Note: The campaign to legitimize Israeli settlements – through U.S. legislation conflating settlements and Israel – continues. In tandem with this campaign is a steady stream of reports about U.S. policy vis-à-vis settlements and the West Bank since 1967. Many of these reports – either out of incompetence or a deliberate effort to mislead – misrepresent the facts (to say the least). In response to the latest round of factually incorrect reports, on 2/16 APN published: Setting the Record Straight (again) on U.S. Labeling Policy – which includes both analysis and links to all the relevant U.S. government original source documents.
On February 24th, Congress sent HR 644, known as the “Customs Bill,” to President Obama's desk. As we has been reporting for the past year, this bill includes a provision that, while ostensibly about countering the boycott, divestment, and sanctions movement (BDS) against Israel, is in truth about legitimizing settlements and for the first time in history legislating U.S. support for and defense of Israel's settlement enterprise and the occupation that enables it. The provision achieves this by conflating Israel and the occupied territories, in effect requiring the U.S. to treat both as sovereign Israel.
As long predicted by APN, when President Obama signed HR 644 into law shortly after it reached his desk, he issued a signing statement observing (correctly) that the conflation of Israel and settlements contradicts longstanding U.S. foreign policy and violates the Executive's constitutional foreign policy prerogative, and declaring that this conflation would not be implemented.
Yesterday, Israeli media reported on a blockbuster report alleging that the Obama Administration is lying when it says U.S. policy regarding the labeling of products from West Bank settlements hasn't changed since 1995, and alleging that the policy reiterated last month in a statement issued by the U.S. Customs Service (CBP), in fact, represents a change in U.S. policy.
These allegations rest on a “smoking gun,” unearthed by the intrepid researchers at a right-wing Israeli non-governmental organization called the Legal Forum for Israel, in the form of a 1995 document issued by CBP. The Legal Forum for Israel alleges that the document proves that U.S. labeling policy since 1995, according to which exports from the West Bank cannot be labeled as made in Israel, applied only to those areas of the West Bank under Palestinian self-rule in 1995. The NGO insists that the “reminder” of the policy issued by CBP in January 2016, which stated that labeling rules apply to the entire West Bank, thus clearly represents a (stealth) shift in U.S. policy.
Is this document, in fact, a smoking gun? Not in the slightest.
Note: This week, APN issued an Action Alert opposing legislation in both the House and Senate that seeks to legitimize settlements by conflating settlements with Israel. That action alert, “Tell Congress: Pro-Settlements is NOT Pro-Israel,” is here.
"Cotton’s bill aimed at settlements policy"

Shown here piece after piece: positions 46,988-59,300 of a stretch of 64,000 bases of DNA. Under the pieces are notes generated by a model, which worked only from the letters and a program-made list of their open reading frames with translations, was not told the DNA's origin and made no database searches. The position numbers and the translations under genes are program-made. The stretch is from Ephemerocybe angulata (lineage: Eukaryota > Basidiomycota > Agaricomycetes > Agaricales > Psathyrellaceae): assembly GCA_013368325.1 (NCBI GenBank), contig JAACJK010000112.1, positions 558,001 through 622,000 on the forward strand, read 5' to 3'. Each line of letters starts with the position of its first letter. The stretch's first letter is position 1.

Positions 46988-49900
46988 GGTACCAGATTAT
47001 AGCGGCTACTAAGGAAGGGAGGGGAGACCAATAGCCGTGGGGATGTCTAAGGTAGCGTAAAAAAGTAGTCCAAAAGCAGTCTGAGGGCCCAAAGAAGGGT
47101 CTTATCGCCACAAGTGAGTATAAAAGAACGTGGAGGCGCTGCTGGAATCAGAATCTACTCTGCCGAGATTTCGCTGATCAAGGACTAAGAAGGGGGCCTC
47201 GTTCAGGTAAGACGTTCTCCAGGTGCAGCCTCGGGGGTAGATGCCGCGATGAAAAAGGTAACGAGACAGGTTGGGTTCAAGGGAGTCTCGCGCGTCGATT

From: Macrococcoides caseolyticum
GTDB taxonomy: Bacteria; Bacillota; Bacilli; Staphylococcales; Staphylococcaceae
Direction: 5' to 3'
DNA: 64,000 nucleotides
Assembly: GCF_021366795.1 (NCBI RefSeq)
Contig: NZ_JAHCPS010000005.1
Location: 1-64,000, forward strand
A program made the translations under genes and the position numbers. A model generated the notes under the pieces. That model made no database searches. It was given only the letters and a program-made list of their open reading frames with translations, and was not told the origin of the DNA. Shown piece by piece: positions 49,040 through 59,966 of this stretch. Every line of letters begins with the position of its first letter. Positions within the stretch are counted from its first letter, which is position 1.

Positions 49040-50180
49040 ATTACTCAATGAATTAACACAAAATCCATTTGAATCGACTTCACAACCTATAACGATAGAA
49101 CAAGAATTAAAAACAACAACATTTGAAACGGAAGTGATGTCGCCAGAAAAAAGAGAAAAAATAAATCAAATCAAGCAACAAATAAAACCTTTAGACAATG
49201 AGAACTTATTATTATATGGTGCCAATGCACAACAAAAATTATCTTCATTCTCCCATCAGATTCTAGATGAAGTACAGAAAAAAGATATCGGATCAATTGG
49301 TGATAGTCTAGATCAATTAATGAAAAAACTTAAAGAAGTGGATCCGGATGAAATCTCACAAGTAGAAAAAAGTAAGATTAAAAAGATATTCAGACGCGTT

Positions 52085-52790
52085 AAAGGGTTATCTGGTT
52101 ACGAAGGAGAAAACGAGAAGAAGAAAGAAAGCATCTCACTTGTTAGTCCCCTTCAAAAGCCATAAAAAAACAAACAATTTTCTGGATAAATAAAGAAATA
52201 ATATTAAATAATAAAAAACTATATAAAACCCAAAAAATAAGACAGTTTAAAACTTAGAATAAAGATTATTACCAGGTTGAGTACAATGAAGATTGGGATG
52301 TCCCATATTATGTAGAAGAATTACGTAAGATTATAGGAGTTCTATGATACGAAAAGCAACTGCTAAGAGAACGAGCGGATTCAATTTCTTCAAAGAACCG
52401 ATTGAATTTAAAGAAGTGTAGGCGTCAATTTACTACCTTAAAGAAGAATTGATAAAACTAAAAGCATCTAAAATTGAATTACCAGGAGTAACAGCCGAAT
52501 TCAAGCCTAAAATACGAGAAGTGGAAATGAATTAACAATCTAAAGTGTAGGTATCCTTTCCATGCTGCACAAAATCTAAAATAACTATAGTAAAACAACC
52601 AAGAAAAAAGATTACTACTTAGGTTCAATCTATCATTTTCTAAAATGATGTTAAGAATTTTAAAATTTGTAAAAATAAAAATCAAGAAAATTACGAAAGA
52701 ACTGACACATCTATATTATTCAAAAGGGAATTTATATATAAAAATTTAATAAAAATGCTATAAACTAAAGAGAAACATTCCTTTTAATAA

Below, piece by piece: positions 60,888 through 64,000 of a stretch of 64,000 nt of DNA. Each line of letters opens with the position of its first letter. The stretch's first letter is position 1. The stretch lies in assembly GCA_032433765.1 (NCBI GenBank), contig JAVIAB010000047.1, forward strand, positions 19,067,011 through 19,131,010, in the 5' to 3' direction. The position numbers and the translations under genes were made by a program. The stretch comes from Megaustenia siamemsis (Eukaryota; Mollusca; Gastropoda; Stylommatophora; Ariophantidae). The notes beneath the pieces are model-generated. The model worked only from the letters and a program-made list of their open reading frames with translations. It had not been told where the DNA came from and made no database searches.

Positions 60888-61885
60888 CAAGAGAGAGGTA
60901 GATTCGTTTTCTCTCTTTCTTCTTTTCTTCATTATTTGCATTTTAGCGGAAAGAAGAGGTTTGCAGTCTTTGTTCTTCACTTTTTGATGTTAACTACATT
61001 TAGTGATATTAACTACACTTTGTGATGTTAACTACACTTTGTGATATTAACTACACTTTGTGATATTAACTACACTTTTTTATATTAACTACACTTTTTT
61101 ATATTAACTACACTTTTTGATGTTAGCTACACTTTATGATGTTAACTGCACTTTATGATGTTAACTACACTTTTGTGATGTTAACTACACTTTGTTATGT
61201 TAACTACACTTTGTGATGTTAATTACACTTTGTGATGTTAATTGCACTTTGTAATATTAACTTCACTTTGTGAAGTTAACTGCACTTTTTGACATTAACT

This week, Sen. Tom Cotton (R-Ark.) introduced S. 2474, purportedly in order to ensure “fair” treatment by the United States of Israel and Israeli products. In truth, this bill has nothing to do with Israel or products made in Israel. It is about one thing only: reversing nearly five decades of unbroken U.S. policy opposing settlements built by Israel in territories it occupied in the 1967 war.
Cotton’s bill is just the latest salvo in a broader campaign, taking place both in Washington and in state capitals, to exploit concerns about BDS (boycotts, divestment, and sanctions against Israel), in order to legitimize settlements.
(published 2/1/16 at LobeLog)
Attention is finally focusing on a bill pending in Congress that would make it U.S. policy to defend and support Israeli settlements. Known as the Customs Bill, this legislation regulates U.S. trade relations with foreign countries and includes the pro-settlement language in a provision that, ostensibly, is about defending the state of Israel against boycotts. It is part of a broader campaign, waged in Washington and in state capitals across the country, that seeks to undermine growing grassroots support for the boycotts, divestment, and sanctions (BDS) against Israel and reverse Washington’s longstanding opposition to settlements in the occupied territories.
Back in July, Congress passed a similar provision as part of the Trade Promotion Authority (TPA) bill. The State Department responded with a statement rejecting the pro-settlements language, noting that “[e]very U.S. administration since 1967—Democrat and Republican alike—has opposed Israeli settlement activity beyond the 1967 lines.” The administration’s rejection provoked a harsh critique by one Washington Post blogger who writes on both legal issues and the Israeli-Palestinian conflict.
The blogger, Eugene Kontorovich, testified on the BDS movement and ways to combat it before the Subcommittee on National Security of the House Committee on Oversight and Government Reform last July. Now, with the Customs Bill in the spotlight and likely to soon come before President Obama, the arguments presented in his critique—which apply equally to the settlements-related provision in the Customs Bill—bear close scrutiny.